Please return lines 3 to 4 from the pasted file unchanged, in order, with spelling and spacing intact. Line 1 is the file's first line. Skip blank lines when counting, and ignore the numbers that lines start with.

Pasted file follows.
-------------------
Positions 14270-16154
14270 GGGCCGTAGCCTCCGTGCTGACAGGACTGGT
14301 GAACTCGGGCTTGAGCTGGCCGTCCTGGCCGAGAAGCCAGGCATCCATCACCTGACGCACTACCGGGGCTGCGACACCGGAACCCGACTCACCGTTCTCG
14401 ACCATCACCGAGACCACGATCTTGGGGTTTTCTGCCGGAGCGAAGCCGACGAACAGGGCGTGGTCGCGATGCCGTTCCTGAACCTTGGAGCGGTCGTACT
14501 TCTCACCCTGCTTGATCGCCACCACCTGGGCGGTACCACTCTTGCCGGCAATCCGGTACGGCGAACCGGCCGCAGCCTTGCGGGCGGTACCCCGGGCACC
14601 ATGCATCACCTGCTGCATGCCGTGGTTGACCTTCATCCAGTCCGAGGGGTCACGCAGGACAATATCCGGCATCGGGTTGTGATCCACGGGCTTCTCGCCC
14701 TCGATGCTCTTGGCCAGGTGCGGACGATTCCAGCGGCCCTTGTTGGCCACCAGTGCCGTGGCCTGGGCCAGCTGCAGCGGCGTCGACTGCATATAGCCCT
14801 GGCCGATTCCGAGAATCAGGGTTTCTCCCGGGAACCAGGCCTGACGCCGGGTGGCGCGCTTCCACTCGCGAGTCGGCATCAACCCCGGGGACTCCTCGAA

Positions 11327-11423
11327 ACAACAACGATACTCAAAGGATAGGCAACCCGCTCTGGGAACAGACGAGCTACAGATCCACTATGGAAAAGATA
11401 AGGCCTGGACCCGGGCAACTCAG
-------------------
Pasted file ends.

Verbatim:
14301 GAACTCGGGCTTGAGCTGGCCGTCCTGGCCGAGAAGCCAGGCATCCATCACCTGACGCACTACCGGGGCTGCGACACCGGAACCCGACTCACCGTTCTCG
14401 ACCATCACCGAGACCACGATCTTGGGGTTTTCTGCCGGAGCGAAGCCGACGAACAGGGCGTGGTCGCGATGCCGTTCCTGAACCTTGGAGCGGTCGTACT